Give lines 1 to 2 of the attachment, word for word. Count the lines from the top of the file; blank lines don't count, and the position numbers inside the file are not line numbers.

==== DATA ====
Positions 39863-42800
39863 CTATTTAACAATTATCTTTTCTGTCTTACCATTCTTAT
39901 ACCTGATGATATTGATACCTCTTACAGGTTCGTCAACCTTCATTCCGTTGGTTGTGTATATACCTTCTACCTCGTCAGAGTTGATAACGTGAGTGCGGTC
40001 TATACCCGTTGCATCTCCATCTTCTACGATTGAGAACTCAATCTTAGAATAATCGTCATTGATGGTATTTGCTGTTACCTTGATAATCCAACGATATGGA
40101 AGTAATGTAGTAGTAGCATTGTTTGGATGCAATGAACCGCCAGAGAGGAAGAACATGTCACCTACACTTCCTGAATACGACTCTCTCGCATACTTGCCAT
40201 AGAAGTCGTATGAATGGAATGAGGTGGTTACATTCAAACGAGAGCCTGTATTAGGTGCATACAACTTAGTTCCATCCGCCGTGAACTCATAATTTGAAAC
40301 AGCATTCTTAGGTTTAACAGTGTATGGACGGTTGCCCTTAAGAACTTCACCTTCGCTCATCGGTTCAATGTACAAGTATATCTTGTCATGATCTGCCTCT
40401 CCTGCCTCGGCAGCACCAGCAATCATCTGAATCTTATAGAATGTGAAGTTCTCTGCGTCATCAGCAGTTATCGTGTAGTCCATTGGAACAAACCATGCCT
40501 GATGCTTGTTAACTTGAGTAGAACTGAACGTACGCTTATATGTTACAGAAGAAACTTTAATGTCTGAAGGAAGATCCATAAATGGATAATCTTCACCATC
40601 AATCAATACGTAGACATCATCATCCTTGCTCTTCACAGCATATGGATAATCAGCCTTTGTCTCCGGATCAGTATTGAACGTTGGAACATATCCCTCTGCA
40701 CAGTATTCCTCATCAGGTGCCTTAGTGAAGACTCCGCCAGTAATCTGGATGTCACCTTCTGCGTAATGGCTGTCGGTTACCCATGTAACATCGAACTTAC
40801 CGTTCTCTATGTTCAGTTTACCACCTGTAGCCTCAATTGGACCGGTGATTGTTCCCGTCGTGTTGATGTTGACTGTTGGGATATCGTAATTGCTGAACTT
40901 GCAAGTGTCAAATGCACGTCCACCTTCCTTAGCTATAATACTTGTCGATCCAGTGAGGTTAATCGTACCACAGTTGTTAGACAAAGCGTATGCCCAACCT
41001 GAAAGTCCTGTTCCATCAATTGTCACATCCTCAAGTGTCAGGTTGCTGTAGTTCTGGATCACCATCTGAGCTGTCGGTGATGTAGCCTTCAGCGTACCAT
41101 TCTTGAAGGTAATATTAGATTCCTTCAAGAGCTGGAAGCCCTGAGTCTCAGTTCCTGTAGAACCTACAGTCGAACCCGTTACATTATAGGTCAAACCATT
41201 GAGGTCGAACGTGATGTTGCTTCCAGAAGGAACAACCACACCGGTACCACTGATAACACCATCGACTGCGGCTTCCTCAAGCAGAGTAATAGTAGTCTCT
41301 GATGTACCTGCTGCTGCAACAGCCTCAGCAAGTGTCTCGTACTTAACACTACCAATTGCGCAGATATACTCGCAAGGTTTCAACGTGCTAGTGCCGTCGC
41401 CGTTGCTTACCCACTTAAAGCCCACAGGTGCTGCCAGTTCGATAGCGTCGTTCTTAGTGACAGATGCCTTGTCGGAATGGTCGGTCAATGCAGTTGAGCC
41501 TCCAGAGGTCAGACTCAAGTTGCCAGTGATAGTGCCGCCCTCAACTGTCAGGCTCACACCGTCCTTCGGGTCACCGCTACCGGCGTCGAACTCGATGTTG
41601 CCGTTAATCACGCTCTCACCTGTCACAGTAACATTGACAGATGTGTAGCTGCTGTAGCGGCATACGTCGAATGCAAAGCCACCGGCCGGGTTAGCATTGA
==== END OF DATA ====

Positions 39863-42800
39863 CTATTTAACAATTATCTTTTCTGTCTTACCATTCTTAT